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Southwestern Pennsylvania Eye Center Southwestern Pennsylvania Eye Center Southwestern Pennsylvania Eye Center Southwestern Pennsylvania Eye Center

Laser Assisted Cataract Surgery

Southwestern Pennsylvania Eye Center is proud to offer the LenSx® Laser System, a bladeless advanced technology bringing a new level of precision to cataract surgery

Dropless Cataract Surgery

A new advanced procedure to reudce or eliminate the need for eyedrops after cataract surgery

iStent: Glaucoma treatment during cataract surgery

Southwestern Pennsylvania Eye Center is now implanting the iStent® - the smallest medical device to treat your glaucoma at the time of cataract surgery

Facial Aesthetic Center

Visions of Beauty of the Southwestern Pennsylvania Eye Center

Corneal Ulcers/Contact Lens Infections

 

Corneal ulcers, or keratitis, can form due to trauma to the cornea, eyelid disease, severe dry eye, Infections of the cornea and in patients who wear contact lenses.

Most corneal ulcers are caused from infections including:
Bacterial infections
These are common in contact lens wearers, especially in people using extended-wear lenses.
Viral infections
The virus that causes cold sores (the herpes simplex virus) may cause recurring attacks that are triggered by stress, an impaired immune system, or exposure to sunlight. Also, the virus that causes chicken pox and shingles (the varicella virus) can cause corneal ulcers.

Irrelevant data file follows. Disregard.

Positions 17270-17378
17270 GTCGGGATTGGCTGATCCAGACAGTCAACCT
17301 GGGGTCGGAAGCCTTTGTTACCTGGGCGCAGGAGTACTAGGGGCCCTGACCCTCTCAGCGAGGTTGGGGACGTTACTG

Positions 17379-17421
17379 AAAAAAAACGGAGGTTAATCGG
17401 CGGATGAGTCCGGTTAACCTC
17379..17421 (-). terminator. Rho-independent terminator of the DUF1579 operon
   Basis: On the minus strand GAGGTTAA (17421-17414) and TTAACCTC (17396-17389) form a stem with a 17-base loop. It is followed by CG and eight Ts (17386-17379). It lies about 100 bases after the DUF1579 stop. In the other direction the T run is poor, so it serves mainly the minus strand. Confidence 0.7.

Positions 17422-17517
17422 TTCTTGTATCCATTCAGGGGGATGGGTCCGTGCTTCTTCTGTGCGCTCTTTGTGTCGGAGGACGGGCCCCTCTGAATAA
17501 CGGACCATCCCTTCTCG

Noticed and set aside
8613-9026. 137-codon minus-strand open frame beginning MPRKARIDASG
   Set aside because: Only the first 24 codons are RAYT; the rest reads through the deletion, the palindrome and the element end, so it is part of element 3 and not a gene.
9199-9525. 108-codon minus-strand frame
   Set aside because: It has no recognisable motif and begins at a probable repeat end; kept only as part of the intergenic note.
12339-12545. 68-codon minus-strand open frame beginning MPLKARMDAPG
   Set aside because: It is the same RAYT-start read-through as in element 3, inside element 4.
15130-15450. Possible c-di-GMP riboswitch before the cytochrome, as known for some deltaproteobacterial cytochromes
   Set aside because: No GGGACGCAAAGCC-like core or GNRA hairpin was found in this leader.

Fungal infections
Improper use of contact lenses or steroid eyedrops can lead to fungal infections, which in turn can cause corneal ulcers. Also, a corneal injury that results in plant material getting into the eye can lead to fungal keratitis.
Parasitic (Acanthamoeba) infections
Acanthamoeba are microscopic, single-celled amoeba that can cause human infection. They are the most common amoebae in fresh water and soil. When Acanthamoeba enters the eye it can cause severe infection, particularly for contact lens users.

Poor contact lens hygiene, sleeping in contact lenses, or overwear can lead to an infection resulting in a corneal ulcer. If left untreated, corneal ulcers can cause severe damage or even corneal perforation.

The symptoms of corneal ulcers may include:

  • pain
  • redness
  • blurred vision
  • tearing
  • discharge
  • sensitivity to light

Treatment for corneal ulcers depends on the cause. Infectious corneal ulcers are treated with antibiotics, antifungal or antiviral eyedrops are the mainstay of treatment. Sometimes antifungal tablets will be prescribed, or an injection of medication is given near the eye for treatment. Once any infection has diminished or is gone, then steroid or anti-inflammatory eyedrops may be used to reduce swelling and help prevent scarring. The use of steroid eyedrops is controversial and should only be used under close supervision by your ophthalmology. It is possible that steroid eyedrops may worsen an infection. In rare cases when the cornea is severely damaged, a corneal transplant may be necessary to improve vision.

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